21 Jun 2017 by OOSKAnews Correspondent
WARRENTON VA, United States

A new study suggests that the environmental impact of Amazon dam-building will have worse environmental impacts than anticipated.

“Damming the rivers of the Amazon basin”, published by Nature, observes that more than a hundred hydropower dams have already been built in the Amazon basin and that numerous proposals for further dam constructions are under consideration.

The authors argue that accumulated negative environmental effects of existing dams and proposed dams, if constructed, “will trigger massive hydrophysical and biotic disturbances that will affect the Amazon basin’s floodplains, estuary and sediment plume. The study calls for “collective action among nations and states to avoid cumulative, far-reaching impacts (and) institutional innovations to assess and avoid the likely impoverishment of Amazon rivers”.

“Nobody considers the teleconnections,” says lead author Edgardo Latrubesse, a Professor at the Department of Geography and the Environment at University of Texas at Austin. “If I build the dam here, what is happening upstream, what is happening downstream? And if you build the dam in multiple places along a river, the impact is magnified. This isn’t considered when they build the project.”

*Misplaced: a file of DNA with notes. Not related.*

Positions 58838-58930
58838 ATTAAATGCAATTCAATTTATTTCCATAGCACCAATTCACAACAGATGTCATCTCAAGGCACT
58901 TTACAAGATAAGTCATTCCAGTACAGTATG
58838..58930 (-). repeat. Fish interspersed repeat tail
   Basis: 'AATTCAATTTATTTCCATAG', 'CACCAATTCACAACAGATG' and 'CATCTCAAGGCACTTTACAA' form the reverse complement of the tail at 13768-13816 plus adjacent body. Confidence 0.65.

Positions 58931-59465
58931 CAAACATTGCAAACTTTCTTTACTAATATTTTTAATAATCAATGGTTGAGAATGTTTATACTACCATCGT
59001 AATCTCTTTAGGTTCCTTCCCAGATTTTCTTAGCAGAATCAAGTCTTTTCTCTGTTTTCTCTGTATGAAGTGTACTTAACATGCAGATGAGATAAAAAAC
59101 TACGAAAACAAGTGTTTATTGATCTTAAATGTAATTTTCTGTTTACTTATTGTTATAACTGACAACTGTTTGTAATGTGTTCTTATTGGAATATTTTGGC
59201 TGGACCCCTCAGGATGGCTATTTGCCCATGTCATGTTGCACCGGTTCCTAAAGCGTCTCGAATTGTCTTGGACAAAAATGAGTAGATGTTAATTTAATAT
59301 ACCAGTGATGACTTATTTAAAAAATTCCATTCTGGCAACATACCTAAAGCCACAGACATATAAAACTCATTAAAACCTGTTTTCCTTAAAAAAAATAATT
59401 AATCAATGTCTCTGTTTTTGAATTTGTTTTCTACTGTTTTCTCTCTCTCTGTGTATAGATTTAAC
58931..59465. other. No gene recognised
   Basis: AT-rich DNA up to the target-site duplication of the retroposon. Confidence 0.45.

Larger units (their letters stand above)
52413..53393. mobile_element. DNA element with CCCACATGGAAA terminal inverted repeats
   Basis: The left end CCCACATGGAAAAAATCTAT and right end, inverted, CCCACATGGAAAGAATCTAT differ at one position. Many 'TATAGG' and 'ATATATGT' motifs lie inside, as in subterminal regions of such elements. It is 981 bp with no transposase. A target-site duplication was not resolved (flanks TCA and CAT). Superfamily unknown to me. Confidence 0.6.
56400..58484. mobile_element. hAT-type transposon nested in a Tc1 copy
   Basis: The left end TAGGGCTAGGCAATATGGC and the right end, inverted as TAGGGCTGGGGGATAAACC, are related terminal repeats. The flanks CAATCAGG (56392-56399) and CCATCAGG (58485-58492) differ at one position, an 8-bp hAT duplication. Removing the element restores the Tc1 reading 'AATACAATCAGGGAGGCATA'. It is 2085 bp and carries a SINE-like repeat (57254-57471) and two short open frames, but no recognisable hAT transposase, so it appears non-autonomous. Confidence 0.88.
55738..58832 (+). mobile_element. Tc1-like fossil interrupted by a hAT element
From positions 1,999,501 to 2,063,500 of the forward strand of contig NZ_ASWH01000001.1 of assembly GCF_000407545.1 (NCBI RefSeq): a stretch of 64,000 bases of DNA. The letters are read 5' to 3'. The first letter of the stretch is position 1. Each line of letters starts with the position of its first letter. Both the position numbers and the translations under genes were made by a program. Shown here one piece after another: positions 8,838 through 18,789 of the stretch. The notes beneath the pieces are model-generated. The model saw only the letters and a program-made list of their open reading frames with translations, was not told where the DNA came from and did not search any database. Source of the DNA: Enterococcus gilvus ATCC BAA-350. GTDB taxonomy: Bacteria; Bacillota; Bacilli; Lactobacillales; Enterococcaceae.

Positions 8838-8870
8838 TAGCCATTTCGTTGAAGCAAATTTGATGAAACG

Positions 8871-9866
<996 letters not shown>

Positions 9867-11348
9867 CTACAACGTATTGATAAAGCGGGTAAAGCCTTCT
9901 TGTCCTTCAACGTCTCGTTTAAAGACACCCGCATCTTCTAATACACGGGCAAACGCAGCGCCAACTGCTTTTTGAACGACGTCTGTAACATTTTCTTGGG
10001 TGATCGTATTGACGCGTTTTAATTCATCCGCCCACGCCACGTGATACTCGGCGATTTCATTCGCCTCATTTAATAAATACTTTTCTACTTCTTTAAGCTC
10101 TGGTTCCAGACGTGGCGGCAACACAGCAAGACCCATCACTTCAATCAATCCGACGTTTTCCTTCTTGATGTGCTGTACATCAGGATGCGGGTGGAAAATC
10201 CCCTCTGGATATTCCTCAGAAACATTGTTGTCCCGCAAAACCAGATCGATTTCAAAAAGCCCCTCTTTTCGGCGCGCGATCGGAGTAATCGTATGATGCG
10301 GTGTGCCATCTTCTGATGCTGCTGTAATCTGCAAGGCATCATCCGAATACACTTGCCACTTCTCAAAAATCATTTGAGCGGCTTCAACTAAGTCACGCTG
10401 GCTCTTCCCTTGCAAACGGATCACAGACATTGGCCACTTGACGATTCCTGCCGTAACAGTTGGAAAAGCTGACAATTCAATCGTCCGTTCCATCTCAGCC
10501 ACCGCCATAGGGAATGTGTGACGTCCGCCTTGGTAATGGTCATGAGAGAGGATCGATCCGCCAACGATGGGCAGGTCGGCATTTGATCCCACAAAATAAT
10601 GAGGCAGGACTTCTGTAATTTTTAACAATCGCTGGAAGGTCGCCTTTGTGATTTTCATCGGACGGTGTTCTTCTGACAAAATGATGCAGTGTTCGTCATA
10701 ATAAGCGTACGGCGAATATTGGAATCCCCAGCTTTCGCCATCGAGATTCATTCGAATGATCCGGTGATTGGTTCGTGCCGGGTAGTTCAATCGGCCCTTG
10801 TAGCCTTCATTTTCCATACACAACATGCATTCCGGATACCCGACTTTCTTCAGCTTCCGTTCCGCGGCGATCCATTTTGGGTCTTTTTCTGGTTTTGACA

As reported by Popular Science, when completed in 2019, the 11,233 megawatt Belo Monte dam will reach 295 feet high—a bit shorter than the Statue of Liberty—and stretch more than 2 miles across.

When fully operational, Belo Monte will be the world’s third-largest hydropower producer, after China’s Three Gorges and the Itaipu facility on the border of Brazil and Paraguay.

Belo Monte has faced opposition from indigenous groups and environmental organizations since its inception. Indigenous people have repeatedly protested the dam and have succeeded in halting work several times.

There have been several incidents in which police have reportedly fired on indigenous protesters at the Belo Monte dam site.

Also this week, it has been reported that China is expected to fund the $14 billion USD Indus River Diamer-Bhasha mega-dam project in Pakistan with work beginning in 2018.

Diamer-Bhasha has faced frequent delays since 2006, as Pakistan has struggled to secure financing. Some potential funders have been skeptical of Pakistan’s ability to undertake such a large project, given a history of cost overruns, corruption, and delays in executing previous projects.

The project has faced political pressure from neighboring India, which claims that its location is in a disputed region. New Delhi has lobbied hard against any international financing for Diamer Bhasha.

When completed, the dam, located on the Indus River in Gilgit-Baltistan, would reportedly generate 4,500 megawatts of hydropower, store 10.5 billion cubic meters of water for irrigation and drinking, extend the life of the downstream Tarbela Dam by 35 years, and control help flooding on the river.